Black History Resource Round-Up
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Let’s be clear: Black history is American history and therefore should be taught all of the time. The reality is, for most students that is not happening. For many students, they get tiny does of a craft-based lesson with a smiling MLK Jr, or Rosa Parks. There is little talk of Black joy- mostly Black struggle (slavery, Civil Rights movement, etc….)
Those lessons must be taught as well, but we can’t stop there. Students can and should be exposed to incredible and amazing individuals that have helped shape the world we live in today.
Laurence Tan says that “if students are old enough to experience discrimination, then they are old enough to learn about it.” Research has shown that children begin to develop bias in preschool! I’ve seen it in my classroom, and I’ve consoled a nephew in kindergarten that wanted to be white because a classmate said he was “too brown to play” with them.
We’ve got to do better as a whole. Let’s be honest: we cannot deny our role as classroom teachers in this. We can facilitate conversations, guide students through misconceptions, and be a listening ear. Start now.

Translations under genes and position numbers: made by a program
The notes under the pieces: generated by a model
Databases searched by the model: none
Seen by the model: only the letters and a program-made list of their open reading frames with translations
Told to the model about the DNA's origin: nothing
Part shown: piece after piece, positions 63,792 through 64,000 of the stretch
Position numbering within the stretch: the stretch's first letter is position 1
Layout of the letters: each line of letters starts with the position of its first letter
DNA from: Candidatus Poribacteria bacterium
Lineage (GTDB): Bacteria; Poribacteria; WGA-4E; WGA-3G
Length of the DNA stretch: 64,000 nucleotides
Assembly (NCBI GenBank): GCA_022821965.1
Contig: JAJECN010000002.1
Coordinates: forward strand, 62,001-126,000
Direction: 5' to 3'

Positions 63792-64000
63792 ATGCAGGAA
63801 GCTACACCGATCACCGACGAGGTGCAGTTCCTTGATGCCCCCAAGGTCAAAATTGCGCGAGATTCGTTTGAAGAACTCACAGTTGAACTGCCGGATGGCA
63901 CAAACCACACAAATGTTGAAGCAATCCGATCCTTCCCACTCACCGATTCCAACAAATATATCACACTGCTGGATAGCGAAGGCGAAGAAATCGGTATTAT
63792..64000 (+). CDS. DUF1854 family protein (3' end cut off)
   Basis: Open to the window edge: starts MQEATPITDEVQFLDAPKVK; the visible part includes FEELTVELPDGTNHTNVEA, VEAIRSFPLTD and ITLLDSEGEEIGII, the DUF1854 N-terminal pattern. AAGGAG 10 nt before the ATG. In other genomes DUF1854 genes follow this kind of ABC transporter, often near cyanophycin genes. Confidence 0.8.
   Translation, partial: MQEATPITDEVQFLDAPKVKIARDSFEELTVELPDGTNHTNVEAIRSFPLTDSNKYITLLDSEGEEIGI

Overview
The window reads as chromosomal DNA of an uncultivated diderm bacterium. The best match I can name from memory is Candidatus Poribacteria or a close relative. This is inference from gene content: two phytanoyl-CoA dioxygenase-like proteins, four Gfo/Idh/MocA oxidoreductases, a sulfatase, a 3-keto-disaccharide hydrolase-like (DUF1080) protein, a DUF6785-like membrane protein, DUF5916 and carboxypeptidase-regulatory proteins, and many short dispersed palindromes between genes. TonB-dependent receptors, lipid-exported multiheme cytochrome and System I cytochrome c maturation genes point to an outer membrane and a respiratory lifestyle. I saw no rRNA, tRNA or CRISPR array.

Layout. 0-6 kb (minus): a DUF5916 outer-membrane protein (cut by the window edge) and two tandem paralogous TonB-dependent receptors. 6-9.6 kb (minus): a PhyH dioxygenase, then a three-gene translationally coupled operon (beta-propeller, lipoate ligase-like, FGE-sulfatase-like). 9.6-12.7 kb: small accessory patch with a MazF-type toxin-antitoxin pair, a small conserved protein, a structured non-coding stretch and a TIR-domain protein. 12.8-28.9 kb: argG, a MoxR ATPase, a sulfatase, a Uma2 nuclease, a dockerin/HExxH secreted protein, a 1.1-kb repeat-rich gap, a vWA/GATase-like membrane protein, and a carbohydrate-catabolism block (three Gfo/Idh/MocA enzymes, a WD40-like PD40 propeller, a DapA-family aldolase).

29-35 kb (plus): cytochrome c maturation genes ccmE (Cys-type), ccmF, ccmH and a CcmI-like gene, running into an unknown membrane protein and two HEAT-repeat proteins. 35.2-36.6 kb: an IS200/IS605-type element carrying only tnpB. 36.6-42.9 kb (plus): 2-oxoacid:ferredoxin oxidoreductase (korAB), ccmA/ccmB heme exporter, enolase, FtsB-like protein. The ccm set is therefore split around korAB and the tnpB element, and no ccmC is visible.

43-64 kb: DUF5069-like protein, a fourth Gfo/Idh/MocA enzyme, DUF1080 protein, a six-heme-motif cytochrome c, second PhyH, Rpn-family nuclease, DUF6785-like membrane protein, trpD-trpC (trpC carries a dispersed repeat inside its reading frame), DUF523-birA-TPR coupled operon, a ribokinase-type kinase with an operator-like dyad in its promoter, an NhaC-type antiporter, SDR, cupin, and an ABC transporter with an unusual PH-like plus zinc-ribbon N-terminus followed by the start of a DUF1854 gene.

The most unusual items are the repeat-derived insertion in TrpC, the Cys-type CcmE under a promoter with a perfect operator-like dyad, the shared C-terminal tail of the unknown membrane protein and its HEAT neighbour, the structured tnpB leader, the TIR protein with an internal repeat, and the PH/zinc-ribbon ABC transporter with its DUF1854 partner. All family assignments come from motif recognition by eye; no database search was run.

What narratives have you taught year after year? Are they accurate and true? Or are they white-washed and safe? Ask yourself a critical question: who are we helping when we only give students the shiny and comfortable version of history?
Why are we so obsessed with making sure that history feels good? Some parts of history were good but a lot of it wasn’t. A lot of it was sad and upsetting. A lot of it has a direct correlation to events, attitudes, and access TODAY. The truth will not harm our students- but withholding it will.
I’ll leave you with a quote that appeared on the amazing website, Teaching Tolerance. All students should engage in lessons that center black people whose narratives aren’t always steeped in oppression and struggle. They created. They built. They were revolutionaries. Show students that black people throughout American history—and throughout world history—have always had full human experiences. Black history isn’t a tragedy, and teaching and learning it can and should be a celebration.” Coshandra Dillard